Wednesday, May 7, 2008

It Takes Just a Moment

This moment—the one before us right here, right now—is a perfect moment.

We forget this sometimes.

We overlook the perfection of each individual moment because of a human delusion. The delusion is this: We think that a perfect moment must be one that satisfies our wishes and meets our expectations. If it doesn’t do those things, then we take it to mean that the moment is imperfect, flawed.

But the truth is that this moment can be nothing but perfect. It is perfect because this moment is the only possible effect resulting from staggering number of interweaving, interconnecting causes leading up to it. This outcome has been ripening and taking shape for a long, long time. Just because we dislike the moment doesn’t mean that it’s not a perfect one.

To use a cartoon-like example: to be crushed by a grand piano falling from an apartment building is an utterly perfect moment, because it follows a relentless and impersonal logic: if you are beneath a heavy, plummeting weight when it crashes to earth, you will certainly be crushed.

The genuinely frightening world would be the one where such immutable laws did not apply.

The truth is this: a lot of perfect moments will displease us enormously. This doesn’t detract from their perfection. A loved one who grows sick due to a mixture of flawed genes, suspect living habits, and environmental factors will make us quite unhappy, but there is still perfection in the fact that sickness grows out of this mixture of circumstances.

It is the inherent unpleasantness of many perfect situations that leads to change, in fact. Disgust with a polluted environment, unhappiness with disease, is what leads to cleaning up the environment and improving our living habits and caring for the ill, and so what could be more perfect than this?

A pretty startling thing happens if we can at any moment set aside our wishes and desires and acknowledge that one moment, any moment, is an utterly perfect one.

The moment you glimpse the inherent perfection of the moment, an enormous amount of tension is released, and an equally enormous amount of energy becomes available to us. You find yourself no longer fighting with the world, no longer disagreeing with it, but simply responding to it. Wanting and hating are replaced by simple clarity. There are no longer any problems, simply situations to which we respond, automatically and intelligently.

There is no starting line for such a quest, no particular path to seek. You can start whenever, wherever you are. You can even start with a moment of hatred or envious desire, because these things, too, are logical and perfect outcomes of myriad causes and preconceptions that have proceeded. And when you stop fighting even these things, they are suddenly exposed for their hollowness. Since they have already happened, they vanish, leaving you only with the next moment waiting for your response.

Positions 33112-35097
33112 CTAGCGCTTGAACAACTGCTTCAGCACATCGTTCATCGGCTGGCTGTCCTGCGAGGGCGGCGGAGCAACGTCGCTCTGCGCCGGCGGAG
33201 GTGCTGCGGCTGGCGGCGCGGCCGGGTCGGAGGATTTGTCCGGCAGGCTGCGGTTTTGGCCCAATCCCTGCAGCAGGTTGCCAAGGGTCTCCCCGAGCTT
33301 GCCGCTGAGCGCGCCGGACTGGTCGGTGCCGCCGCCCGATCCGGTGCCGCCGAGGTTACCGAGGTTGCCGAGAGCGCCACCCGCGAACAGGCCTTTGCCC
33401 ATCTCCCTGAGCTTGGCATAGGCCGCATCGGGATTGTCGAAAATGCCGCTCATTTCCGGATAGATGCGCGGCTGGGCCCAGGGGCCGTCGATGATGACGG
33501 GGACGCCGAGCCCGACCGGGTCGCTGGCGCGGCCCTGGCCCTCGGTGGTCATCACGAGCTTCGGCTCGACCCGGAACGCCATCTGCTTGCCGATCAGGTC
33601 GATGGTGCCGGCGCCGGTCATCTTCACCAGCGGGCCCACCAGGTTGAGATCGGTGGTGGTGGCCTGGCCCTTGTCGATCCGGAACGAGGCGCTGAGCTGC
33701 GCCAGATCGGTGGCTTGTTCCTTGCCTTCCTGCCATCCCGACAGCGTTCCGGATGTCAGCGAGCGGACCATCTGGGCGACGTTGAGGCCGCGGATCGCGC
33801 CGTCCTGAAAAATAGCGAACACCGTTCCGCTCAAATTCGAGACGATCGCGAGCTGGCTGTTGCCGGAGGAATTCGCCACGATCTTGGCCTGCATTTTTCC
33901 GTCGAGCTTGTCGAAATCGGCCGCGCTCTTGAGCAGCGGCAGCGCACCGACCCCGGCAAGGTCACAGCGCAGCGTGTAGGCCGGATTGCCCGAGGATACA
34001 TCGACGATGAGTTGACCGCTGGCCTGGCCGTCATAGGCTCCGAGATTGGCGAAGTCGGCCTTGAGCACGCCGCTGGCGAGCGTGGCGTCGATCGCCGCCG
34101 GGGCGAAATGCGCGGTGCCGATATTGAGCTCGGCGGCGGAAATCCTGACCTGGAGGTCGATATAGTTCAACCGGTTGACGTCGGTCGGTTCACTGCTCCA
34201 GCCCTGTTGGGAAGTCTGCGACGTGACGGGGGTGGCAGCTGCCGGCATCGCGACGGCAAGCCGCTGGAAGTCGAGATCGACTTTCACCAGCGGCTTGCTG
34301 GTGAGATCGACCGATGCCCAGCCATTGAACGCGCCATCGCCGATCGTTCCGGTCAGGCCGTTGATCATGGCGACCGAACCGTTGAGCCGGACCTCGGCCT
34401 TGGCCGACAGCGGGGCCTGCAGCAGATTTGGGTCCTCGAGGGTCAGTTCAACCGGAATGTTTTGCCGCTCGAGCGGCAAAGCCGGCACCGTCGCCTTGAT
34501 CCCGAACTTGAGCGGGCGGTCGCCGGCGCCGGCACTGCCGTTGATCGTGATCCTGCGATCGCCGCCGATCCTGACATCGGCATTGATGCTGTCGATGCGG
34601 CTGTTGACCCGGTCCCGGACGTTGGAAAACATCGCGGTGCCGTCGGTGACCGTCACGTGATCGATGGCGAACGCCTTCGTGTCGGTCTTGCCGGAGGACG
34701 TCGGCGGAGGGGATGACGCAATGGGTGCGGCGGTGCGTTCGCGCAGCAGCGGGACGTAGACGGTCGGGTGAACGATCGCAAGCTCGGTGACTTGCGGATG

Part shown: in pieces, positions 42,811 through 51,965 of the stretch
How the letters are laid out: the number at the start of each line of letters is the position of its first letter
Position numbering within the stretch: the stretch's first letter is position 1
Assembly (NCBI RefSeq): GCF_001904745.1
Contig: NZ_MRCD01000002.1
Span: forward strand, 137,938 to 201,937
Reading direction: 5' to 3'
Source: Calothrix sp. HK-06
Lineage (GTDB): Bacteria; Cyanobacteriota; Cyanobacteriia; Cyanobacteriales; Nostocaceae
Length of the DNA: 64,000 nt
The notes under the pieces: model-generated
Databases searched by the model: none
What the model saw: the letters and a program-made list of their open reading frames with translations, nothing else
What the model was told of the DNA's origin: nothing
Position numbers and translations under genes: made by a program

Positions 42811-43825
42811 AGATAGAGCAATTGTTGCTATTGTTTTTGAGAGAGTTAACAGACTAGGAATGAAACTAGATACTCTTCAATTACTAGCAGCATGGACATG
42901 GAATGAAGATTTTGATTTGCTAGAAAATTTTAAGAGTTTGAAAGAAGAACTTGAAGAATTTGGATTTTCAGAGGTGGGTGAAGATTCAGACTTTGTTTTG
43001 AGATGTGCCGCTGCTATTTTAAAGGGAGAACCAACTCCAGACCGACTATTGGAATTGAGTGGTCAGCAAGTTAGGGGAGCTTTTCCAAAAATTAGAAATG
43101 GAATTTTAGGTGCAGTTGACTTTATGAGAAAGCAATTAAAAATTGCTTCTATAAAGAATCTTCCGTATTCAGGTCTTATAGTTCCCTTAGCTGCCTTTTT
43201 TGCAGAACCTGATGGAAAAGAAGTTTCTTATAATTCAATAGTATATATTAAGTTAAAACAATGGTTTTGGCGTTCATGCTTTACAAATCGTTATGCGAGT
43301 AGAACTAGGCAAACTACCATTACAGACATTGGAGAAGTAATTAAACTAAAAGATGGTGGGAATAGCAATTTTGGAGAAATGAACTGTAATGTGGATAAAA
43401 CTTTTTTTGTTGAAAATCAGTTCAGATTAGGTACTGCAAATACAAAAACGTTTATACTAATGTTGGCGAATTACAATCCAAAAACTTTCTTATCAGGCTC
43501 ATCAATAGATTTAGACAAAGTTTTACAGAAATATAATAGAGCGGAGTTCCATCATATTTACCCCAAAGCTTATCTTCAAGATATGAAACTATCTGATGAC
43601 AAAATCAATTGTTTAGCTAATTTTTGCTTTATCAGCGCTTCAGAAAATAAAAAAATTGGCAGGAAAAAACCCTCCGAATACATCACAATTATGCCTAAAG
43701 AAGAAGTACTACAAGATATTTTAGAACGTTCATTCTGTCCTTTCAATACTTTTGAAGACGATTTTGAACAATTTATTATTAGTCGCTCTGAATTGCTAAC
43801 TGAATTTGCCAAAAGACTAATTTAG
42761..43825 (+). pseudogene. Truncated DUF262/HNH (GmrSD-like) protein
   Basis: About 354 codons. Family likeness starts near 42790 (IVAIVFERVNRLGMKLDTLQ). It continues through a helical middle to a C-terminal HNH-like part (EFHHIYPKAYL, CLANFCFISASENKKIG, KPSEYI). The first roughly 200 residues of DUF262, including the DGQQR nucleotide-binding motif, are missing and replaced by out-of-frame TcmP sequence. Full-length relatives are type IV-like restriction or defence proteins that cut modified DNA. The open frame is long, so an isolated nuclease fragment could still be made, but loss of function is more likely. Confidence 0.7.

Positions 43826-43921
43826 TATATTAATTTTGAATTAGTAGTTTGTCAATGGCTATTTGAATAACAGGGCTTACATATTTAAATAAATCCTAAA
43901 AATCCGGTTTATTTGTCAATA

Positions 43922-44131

And if you can simply respond to a perfect moment—any perfect moment—you then may find yourself meeting the next perfect moment, and the next one after that. And the nature of that next moment may be much altered, since it will now be a consequence of a previous moment of understanding and intelligent response.

For those of you who are interested in such things, this train of thought is the essence of tantric philosophy, although the more studied among you will surely recognize that I have greatly simplified a complex system. In one school of Tibetan Buddhism, Dzogchen, this belief is sometimes known as “the Great Perfection.” The premise here is not so much that enlightenment can be achieved through highly disciplined and long-term effort, but rather that enlightenment in inherent is each moment, and our path is simply one of realizing what is already present.

We start, then, with whatever is present, including the experience of suffering. It takes some time to get used to the idea that an unpleasant moment, even a painful moment, may still be a perfect one, but there you have it. If this moment presents us with pain, who are we to say no?

We suffer not because we experience pain, but because we disagree with the nature of things. Another name for this is insanity, the cultivation of delusion.

Awakening isn’t an escape from pain, but developing the willingness to respond to each perfect moment rather than hide from it.

All it takes is a moment.


excavator said...

Thanks, Mercurious. That was a terrific post, and came at a very good time for me.

Glamourpuss said...

I accept your logic, but I'm struggling to find the perfection in this moment, sat, as I am, next to a braying Australian freelancer with a fake laugh who insists on spending her days on the 'phone. God help me.


Lori said...

I wish I had something either very deep or very witty to say.

But I know there is perfection in having neither at this moment.

Thank you for this post, Mercurious.

Anonymous said...

All it takes is a moment and the ability to "set aside our wishes and desires."

Pretty tall order, that one.

G said...

This is a wonderful reflection on the present moment, Mercurious.
That suffering comes not from pain, but from disagreeing with the nature of things is the heart of the Buddha's teachings on the Four Noble Truths. And, yes, this is a form of insanity that all of us fall victim to, but few ever recover from!

G at 'Buddha Space'.